“This pain disorder is very difficult to treat. Currently-available therapies, at best, oftentimes only make the pain bearable for many CRPS sufferers. In our retrospective study, some patients who underwent a low-dose infusion of Ketamine experienced complete relief from their pain, suggesting that this therapy may be an option for some patients with intolerable CRPS.” Ronald Harbut, M.D., Ph.D., Assistant Professor of Anesthesiology, Penn State Hershey Medical Center

“We believe in the significant benefits of Ketamine intravenous infusions in the treatment and management of a specific subgroup patients with CRPS” who “have failed many abortive and preventive medications,” Dr Clinton Lauritsen, Headache Fellow, Thomas Jefferson University Hospital, Philadelphia

Orofacial Pain

“I tell patients that there’s a 50-50 chance you may be get better. Reversal of central sensitization by NMDA-receptor antagonists such as Ketamine is believed to reduce pain and may reduce the amount of opioid analgesics patients need as well.  Magdalena Anitescu, M.D., Ph.D. Associate Professor of Anesthesia, Pain Medicine Program Director, University of Chicago

“Ketamine [is an] alternative treatment and definitely indicated in particularly difficult cases.” Dr Ruben Abagyan, Professor, School of Pharmaceutical Sciences, University of California San Diego

 “Ketamine [blocks] the excitatory action of glutamate. Glutamate has been implicated in the activation of trigeminal nociceptive neurons [and may] play a role in central sensitization.” Dr Clinton Lauritsen, Headache Fellow, Thomas Jefferson University Hospital, Philadelphia

 

Fibromyalgia

“These patients are really suffering, and many have lost hope. We are able to reduce pain levels dramatically for many patients. Just seeing Kathryn’s remarkable recovery is a blessing for us all,” Dr. Ashraf Hanna, Florida Spine Institute, Clearwater, Florida

Ketamine given intravenously is a more potent pain reliever than morphine for fibromyalgia. National Institutes of Health study, Pubmed/8610220. Dr J Sörensen, Department of Anesthesiology, University Hospital, Linköping, Sweden

In one study, more than half of the patients who were treated with IV Ketamine reported at least a 50% decrease in their pain levels.  National Institutes of Health study, Pubmed/10781923Dr T Graven-Nielsen, Laboratory for Experimental Pain Research, Aalborg University, Denmark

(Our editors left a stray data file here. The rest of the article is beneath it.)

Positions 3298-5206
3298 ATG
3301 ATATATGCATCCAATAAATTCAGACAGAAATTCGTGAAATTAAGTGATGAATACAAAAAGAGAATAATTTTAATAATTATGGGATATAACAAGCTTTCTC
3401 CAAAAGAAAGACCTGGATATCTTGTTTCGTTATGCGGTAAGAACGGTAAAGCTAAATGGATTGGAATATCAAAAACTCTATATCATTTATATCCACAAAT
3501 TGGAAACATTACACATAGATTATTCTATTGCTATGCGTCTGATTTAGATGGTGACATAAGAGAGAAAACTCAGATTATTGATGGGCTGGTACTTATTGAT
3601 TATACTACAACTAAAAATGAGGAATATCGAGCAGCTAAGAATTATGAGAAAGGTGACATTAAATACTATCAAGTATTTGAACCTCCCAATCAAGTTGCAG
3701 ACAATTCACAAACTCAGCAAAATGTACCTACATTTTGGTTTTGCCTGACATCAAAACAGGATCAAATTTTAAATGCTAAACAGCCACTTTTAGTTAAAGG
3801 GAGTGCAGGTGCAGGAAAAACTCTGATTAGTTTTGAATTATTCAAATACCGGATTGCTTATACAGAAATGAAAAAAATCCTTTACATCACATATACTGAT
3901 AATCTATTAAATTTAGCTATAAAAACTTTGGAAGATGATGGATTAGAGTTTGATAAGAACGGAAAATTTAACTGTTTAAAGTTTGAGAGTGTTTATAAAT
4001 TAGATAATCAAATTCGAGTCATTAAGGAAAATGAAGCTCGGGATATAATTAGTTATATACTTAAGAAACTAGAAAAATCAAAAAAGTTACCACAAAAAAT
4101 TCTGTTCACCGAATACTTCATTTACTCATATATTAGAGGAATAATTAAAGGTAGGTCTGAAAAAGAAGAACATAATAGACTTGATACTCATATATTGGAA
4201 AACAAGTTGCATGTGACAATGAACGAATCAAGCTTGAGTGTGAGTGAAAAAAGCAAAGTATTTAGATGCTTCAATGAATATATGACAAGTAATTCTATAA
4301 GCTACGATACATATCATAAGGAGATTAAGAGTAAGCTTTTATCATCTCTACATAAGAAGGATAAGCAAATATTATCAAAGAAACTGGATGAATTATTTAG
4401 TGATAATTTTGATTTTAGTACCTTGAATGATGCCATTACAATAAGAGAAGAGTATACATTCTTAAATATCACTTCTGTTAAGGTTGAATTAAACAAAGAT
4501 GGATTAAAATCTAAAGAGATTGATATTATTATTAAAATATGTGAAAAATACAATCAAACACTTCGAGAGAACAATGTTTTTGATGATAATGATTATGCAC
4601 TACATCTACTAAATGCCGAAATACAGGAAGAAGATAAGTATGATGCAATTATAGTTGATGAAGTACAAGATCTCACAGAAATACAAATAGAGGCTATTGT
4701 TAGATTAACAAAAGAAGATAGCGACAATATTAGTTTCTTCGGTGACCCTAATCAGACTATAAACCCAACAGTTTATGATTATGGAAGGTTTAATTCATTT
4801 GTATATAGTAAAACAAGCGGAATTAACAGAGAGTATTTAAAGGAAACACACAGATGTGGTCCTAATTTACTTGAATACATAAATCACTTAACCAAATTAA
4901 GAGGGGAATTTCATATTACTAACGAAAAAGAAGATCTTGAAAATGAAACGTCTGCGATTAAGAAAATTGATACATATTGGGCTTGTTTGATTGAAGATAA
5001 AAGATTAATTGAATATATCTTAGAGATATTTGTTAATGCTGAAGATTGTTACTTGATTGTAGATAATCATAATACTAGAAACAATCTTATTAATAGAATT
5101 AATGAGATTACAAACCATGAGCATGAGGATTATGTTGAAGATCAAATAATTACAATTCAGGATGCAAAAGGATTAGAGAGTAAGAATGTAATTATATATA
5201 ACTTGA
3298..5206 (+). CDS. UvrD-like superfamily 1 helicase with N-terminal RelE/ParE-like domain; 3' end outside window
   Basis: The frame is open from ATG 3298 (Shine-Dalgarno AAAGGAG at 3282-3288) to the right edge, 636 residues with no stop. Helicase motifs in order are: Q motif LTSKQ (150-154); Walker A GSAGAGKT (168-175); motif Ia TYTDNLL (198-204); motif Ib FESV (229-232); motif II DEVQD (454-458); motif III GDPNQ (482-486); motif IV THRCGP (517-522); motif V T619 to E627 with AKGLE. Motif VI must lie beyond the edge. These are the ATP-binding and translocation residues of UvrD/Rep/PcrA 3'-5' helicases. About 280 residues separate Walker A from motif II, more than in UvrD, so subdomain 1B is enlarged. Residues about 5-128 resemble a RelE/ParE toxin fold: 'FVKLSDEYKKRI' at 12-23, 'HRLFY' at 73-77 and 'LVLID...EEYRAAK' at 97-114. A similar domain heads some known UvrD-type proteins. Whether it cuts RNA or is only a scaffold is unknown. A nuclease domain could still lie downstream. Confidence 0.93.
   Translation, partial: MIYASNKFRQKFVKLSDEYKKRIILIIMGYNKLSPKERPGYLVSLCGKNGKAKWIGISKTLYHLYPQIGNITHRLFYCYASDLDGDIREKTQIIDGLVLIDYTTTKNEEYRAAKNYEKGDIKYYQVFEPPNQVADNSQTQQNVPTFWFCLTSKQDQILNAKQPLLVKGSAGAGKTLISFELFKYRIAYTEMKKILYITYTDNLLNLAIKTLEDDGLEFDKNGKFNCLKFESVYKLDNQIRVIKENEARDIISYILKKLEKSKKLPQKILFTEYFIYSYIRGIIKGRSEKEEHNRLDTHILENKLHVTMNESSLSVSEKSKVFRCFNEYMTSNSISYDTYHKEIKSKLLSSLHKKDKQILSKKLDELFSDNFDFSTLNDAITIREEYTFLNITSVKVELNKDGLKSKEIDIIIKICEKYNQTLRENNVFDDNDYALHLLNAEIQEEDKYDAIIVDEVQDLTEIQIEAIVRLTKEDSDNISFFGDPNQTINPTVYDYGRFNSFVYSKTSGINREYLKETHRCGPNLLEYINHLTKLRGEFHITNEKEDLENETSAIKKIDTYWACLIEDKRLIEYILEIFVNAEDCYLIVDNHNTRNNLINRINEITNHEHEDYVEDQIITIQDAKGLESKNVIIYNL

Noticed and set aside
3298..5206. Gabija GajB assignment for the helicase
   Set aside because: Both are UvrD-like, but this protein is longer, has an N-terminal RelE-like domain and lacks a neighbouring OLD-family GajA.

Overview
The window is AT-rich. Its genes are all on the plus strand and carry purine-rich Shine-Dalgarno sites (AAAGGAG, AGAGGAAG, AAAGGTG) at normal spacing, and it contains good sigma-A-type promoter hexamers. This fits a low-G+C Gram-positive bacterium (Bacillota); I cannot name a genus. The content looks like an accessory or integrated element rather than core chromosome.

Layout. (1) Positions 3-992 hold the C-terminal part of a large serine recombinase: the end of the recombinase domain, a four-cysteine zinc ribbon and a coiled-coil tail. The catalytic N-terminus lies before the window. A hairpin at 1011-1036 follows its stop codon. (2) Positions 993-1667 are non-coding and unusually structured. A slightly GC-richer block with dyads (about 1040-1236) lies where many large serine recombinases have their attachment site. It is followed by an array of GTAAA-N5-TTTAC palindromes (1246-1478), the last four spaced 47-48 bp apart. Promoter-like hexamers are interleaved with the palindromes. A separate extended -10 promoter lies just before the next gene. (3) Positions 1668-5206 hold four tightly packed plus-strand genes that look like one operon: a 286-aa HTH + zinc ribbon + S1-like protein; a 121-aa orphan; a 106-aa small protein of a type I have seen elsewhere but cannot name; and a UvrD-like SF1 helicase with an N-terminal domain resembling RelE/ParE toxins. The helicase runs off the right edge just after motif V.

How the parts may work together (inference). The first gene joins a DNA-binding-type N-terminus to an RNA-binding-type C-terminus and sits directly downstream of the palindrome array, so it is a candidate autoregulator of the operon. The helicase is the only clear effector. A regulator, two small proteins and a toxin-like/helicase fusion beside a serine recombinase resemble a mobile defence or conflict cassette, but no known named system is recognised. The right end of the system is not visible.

“Ketamine reduces pain in about 50% of [our] fibromyalgia patients.  Dr. Jay Goldstein, Director of the Chronic Fatigue Syndrome Institute, Orange, California.

 

Migraine / Chronic Headache

“We need to bring in unusual treatments for those tough cases, such as patients with chronic resistant headache, these are not doses at a level that will produce sedation, but at levels that can help block the pain,” Hisham Hakim, MD, Neurologist, Chairman American Spine Center, Birmingham, AL.

“Ketamine . . might be useful for someone not getting better with typical treatments.” Dr Duren Ready, Headache Specialist, Baylor, Scott & White Health, Temple, TX

“It is biologically plausible that Ketamine could be an effective treatment for intractable headache” in patients who “have failed many abortive and preventive medications.” Ronald Harbut, M.D., Ph.D., Assistant Professor of Anesthesiology, Penn State Hershey Medical Center

“Ketamine is an antagonist at NMDA receptors, blocking the excitatory action of glutamate, a neurotransmitter long implicated in the pathophysiology of migraine.” Ronald Harbut, M.D., Ph.D., Assistant Professor of Anesthesiology, Penn State Hershey Medical Center

[Ketamine 25-mg doses reduce severity of aura in migraines] – “are not doses at a level that will produce sedation, but [are] at levels that can help block the pain,” Dr Duren Ready, Headache Specialist, Baylor, Scott & White Health, Temple, Texas

“We need to bring in unusual treatments [like Ketamine] for those tough cases, such as patients with chronic resistant headache,” Dr Hisham Hakim, Neurologist and Chairman of the American Spine Center, Birmingham, AL

“It is biologically plausible that Ketamine could be an effective treatment for intractable headache. Ketamine [blocks] the excitatory action of glutamate, a neurotransmitter long implicated in the pathophysiology of migraine” Dr Clinton Lauritsen, Headache Fellow, Thomas Jefferson University Hospital, Philadelphia

Another [Ketamine] study showed that severe disabling aura was relieved in 5 out of 11 patients with hemiplegic migraine” Dr Clinton Lauritsen, Headache Fellow, Thomas Jefferson University Hospital, Philadelphia

“Several anecdotal reports have touted the benefits of Ketamine in chronic migraines, cluster headaches, and chronic paroxysmal hemicranias” Dr T Rabben, Department of Pharmacology, Oslo University School of Medicine

 

Phantom Limb Pain

“This [study for phantom limb pain] suggests that at the subanesthetic doses used, Ketamine is generally a well-tolerated treatment,” Dr Kellie Jaremko, Thomas Jefferson University, Philadelphia

“Ketamine analgesia [could] decrease the central sensitization purported to underlie phantom limb pain. The benefits of a Ketamine infusion are better pain control leading to greater engagement in the active recovery process. This may decrease hospital stays and decrease chronic phantom limb pain” Dr Eugene Viscusi, Professor of Anesthesiology and Director, Acute Pain Management, Sidney Kimmel Medical College